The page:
Trish Hatfield

Graduate Instructor
Editor, Graduate Humanities


My earliest memories as a child include walking four blocks between my home and the library with an armload of chapter books soon to be devoured and taken back for a second armload, and then a third…. Each book adding another segment to the paper Book Worm taped on the library wall.

The essence of this memory—love of stories, love of learning—saturated my undergraduate and graduate days studying the humanities and studio arts, and continues today. Several times a month I drive home from a beloved local Indie bookstore with two or three new or used books for all ages, fiction, non-fiction, graphic novels, and, lately, poetry.

These days it’s not only imaginative stories that hold my attention, but, also the author’s correct grammar, rich vocabulary, and wide-ranging scholarship.


  • Graduate Instructor (2018 – Present)
  • Editor, Graduate Humanities (2011–Present)
  • Program Assistant, Graduate Humanities Program, Marshall University (2011–Present)
  • Board Member, Step-By-Step, Inc. (2013–2023)
  • CEO, CharacterEthics, LLC (Strength-based Facilitator/Trainer/Consultant for Non-profits) (2000–2018)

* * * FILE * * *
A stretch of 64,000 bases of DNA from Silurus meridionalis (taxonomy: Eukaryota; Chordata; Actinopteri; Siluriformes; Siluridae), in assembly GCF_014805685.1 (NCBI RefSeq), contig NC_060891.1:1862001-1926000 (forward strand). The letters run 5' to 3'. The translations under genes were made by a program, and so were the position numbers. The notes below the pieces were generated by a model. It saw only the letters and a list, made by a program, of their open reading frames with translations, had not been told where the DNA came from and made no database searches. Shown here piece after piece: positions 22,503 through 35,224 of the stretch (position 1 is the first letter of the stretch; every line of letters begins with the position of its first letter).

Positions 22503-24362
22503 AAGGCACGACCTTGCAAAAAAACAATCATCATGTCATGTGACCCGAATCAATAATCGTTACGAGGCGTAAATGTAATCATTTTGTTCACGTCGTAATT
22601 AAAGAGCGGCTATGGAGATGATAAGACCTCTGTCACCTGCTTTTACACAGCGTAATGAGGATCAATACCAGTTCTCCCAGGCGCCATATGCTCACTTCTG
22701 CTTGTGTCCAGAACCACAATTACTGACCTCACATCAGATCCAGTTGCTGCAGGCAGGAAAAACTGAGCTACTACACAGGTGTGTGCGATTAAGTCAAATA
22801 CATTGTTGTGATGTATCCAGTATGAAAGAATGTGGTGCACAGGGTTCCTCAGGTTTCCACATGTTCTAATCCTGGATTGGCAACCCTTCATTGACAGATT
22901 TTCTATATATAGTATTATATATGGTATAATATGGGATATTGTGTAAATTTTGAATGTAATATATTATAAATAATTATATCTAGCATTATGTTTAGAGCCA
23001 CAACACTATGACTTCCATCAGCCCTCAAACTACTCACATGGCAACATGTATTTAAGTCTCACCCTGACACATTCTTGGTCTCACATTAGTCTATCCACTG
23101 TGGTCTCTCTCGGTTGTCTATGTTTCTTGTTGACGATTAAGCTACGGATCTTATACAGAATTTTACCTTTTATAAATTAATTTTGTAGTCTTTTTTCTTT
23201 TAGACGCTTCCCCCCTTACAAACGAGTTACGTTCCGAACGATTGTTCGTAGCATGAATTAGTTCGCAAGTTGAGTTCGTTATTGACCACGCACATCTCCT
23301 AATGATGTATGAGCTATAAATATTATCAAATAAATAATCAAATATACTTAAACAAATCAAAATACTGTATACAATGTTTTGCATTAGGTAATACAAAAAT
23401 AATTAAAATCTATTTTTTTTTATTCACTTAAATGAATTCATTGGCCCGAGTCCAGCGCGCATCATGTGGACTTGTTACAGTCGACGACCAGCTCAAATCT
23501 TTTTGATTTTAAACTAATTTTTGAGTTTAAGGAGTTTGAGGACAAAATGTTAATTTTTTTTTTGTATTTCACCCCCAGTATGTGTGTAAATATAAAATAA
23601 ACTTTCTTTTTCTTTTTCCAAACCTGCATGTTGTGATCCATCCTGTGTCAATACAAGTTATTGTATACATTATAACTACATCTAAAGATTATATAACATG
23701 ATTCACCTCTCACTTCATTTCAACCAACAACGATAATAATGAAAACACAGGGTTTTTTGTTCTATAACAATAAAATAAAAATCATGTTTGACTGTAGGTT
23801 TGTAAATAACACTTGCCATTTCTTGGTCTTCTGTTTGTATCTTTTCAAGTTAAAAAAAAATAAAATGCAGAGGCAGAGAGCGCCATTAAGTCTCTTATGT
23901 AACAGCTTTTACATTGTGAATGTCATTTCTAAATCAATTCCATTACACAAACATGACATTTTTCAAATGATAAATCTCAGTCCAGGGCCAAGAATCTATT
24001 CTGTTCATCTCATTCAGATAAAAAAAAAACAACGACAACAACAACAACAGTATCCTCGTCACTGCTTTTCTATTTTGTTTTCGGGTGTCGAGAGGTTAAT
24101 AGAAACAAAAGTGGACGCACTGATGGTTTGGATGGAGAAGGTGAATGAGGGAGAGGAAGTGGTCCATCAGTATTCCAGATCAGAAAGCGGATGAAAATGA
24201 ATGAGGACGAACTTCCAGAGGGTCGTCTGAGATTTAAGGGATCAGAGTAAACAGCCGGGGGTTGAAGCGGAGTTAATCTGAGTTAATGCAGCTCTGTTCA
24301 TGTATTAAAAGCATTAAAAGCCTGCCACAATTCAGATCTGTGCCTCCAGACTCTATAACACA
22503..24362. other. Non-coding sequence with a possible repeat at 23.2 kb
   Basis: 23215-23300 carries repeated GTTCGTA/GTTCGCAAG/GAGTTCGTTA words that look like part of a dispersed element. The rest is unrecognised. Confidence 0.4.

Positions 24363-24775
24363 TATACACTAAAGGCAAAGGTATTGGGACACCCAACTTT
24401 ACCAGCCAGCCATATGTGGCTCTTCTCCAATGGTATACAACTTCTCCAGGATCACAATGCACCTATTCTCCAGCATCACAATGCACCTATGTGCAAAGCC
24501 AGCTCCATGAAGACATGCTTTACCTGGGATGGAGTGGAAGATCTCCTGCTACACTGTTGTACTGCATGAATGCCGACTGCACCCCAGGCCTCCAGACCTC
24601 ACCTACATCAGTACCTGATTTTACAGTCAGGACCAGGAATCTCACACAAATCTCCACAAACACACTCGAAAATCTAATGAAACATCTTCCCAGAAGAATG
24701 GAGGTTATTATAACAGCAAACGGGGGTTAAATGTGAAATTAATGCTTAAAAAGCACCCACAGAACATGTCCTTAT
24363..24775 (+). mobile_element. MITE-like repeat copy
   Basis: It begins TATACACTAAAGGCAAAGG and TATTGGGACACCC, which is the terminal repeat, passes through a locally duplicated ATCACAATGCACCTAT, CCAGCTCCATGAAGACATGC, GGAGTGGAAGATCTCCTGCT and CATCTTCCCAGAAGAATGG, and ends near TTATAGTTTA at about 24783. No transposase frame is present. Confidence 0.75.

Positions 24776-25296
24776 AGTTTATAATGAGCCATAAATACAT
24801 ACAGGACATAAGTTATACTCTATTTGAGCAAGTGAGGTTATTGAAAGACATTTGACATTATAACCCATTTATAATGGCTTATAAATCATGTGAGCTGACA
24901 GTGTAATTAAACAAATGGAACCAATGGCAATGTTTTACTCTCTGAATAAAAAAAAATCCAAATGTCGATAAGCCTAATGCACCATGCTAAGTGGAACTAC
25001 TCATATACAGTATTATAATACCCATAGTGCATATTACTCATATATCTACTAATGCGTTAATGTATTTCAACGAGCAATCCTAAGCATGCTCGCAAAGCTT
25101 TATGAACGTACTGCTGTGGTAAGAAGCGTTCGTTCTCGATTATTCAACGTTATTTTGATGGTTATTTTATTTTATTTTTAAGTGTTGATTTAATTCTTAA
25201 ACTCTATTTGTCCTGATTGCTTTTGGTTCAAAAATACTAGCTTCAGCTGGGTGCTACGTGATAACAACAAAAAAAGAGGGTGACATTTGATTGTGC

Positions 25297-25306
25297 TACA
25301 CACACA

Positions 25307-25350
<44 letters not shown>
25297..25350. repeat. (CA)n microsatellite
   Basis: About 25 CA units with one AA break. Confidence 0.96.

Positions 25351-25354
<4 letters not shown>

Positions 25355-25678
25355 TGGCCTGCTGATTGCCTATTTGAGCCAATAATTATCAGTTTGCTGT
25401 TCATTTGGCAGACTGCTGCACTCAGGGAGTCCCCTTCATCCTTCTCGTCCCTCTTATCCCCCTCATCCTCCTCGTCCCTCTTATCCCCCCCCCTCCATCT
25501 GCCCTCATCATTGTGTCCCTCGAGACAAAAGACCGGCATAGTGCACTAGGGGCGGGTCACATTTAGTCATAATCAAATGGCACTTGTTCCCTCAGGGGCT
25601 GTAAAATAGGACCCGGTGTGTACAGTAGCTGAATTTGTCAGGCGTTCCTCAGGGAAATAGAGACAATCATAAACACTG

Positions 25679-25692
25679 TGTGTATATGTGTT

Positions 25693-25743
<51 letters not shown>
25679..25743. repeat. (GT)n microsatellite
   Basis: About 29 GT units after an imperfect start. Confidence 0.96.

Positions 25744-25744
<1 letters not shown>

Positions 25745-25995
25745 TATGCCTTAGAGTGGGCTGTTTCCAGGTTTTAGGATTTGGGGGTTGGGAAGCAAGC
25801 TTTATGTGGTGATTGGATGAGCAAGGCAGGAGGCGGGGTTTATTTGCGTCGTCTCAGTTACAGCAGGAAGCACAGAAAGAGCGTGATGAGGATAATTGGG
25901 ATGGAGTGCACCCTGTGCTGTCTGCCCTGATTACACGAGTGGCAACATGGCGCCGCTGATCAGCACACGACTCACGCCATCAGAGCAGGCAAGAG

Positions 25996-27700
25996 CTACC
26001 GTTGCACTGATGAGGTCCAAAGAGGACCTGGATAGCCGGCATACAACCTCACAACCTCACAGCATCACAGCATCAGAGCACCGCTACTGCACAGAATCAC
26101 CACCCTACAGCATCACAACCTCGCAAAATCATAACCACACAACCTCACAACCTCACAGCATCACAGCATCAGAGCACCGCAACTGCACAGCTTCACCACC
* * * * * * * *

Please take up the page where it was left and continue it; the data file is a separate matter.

My approach is heavily influenced by my experience as a student in this program, as the program assistant, and as a professional facilitator/trainer/consultant.

I endeavor to deliver a rigorous syllabus with compassion, keeping in mind that the adult learner needs depth and practicality. Everyone is an expert at their own experience and I invite each student to bring all of themselves into the seminar and share their perspectives and ideas. I set the students up for success so they can enter into discussions and activities with ease and feel competent in their writing.

I incorporate music, poetry, and art–respecting multiple learning styles. Along the way, expressions of trust, compassion, laughter, and creativity emerge to ease the inevitable transitions and transformations that accompany learning.

Weaving through my strategies for teaching is a definition of the humanities by American Philosopher, Ralph Perry. In his classic 1956 work, The Humanity of Man, Perry stated: “‘The humanities’ is not to be employed as a mere class name for certain divisions of knowledge or parts of a scholastic curriculum, or for certain human institutions, activities and relationships, but to signify a certain condition of freedom which these may serve to create ….” (26). In an introductory seminar on humanities, Dr. Lassiter drew on the chalkboard a simple visual of Perry’s philosophy:

As I watched this visual take form under Dr. Lassiter’s hand, my throat began to hurt as I held back my tears. I wanted to stand up, thrust a fist into the air, and shout “freedom.” I was relatively new to the program and didn’t realize that I could have done just that, such is the kindness and openness of Dr. Lassiter. There would be questions, of course, not about my impropriety, but about why Perry’s clarity spoke so strongly to me. I have been enough of an activist in issues pertaining to war and civil rights to understand that having the freedom to make your own choices, providing they do no harm, is largely what conflict resolution is about.